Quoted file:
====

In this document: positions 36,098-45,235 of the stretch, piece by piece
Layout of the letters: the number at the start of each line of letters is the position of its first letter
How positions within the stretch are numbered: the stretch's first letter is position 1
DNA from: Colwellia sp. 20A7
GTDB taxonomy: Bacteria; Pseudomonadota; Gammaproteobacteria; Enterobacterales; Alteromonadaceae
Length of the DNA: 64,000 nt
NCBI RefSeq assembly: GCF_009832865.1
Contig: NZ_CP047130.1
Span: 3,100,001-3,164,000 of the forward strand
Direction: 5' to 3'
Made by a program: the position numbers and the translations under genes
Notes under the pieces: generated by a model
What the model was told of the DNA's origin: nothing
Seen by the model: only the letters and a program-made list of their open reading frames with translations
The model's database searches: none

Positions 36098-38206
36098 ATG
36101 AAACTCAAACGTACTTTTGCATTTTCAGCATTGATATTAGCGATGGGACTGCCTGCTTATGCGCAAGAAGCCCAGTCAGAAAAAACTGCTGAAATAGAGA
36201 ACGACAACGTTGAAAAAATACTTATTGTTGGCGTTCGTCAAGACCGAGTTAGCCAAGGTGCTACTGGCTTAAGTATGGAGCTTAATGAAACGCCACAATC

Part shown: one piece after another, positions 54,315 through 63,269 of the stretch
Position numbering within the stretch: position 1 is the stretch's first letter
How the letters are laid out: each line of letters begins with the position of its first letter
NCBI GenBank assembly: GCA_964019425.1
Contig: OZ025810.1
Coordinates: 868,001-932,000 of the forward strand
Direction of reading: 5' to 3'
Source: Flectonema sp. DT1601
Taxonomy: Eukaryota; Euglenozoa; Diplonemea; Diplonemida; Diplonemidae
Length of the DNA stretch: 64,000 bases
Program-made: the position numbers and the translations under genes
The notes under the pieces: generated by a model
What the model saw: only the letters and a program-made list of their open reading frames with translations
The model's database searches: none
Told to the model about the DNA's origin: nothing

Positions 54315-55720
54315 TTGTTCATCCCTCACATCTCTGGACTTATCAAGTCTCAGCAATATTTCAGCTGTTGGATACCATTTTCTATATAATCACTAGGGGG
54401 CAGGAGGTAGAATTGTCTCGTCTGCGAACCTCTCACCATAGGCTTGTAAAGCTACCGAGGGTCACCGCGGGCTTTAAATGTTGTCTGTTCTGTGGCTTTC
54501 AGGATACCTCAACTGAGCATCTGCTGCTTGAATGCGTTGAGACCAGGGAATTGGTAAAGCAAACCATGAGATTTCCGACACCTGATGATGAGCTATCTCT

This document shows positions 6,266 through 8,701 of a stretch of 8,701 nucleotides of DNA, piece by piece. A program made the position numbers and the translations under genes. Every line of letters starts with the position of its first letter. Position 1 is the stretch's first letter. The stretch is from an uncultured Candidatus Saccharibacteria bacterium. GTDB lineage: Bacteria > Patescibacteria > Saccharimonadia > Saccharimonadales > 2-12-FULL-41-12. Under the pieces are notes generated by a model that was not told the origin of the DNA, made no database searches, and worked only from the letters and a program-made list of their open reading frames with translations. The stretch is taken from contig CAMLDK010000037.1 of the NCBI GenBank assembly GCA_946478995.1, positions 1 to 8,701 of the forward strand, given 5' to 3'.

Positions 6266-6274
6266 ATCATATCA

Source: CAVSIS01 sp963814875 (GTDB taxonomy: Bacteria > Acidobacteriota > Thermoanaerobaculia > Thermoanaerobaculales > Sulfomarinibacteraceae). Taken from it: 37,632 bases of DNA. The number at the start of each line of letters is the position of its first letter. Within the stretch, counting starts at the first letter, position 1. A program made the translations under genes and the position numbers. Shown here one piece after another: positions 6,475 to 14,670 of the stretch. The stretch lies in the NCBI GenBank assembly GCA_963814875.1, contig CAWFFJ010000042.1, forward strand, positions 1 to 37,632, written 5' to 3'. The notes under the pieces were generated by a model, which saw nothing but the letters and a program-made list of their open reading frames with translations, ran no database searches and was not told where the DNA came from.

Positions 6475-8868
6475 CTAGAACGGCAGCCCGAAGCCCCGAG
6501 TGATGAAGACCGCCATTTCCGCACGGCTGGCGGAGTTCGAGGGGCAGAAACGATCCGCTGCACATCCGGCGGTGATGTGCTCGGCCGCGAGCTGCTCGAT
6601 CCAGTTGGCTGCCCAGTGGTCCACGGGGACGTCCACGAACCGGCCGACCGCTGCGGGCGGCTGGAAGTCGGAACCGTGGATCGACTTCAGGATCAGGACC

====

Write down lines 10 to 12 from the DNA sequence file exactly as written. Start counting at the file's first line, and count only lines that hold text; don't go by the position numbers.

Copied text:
Direction: 5' to 3'
Made by a program: the position numbers and the translations under genes
Notes under the pieces: generated by a model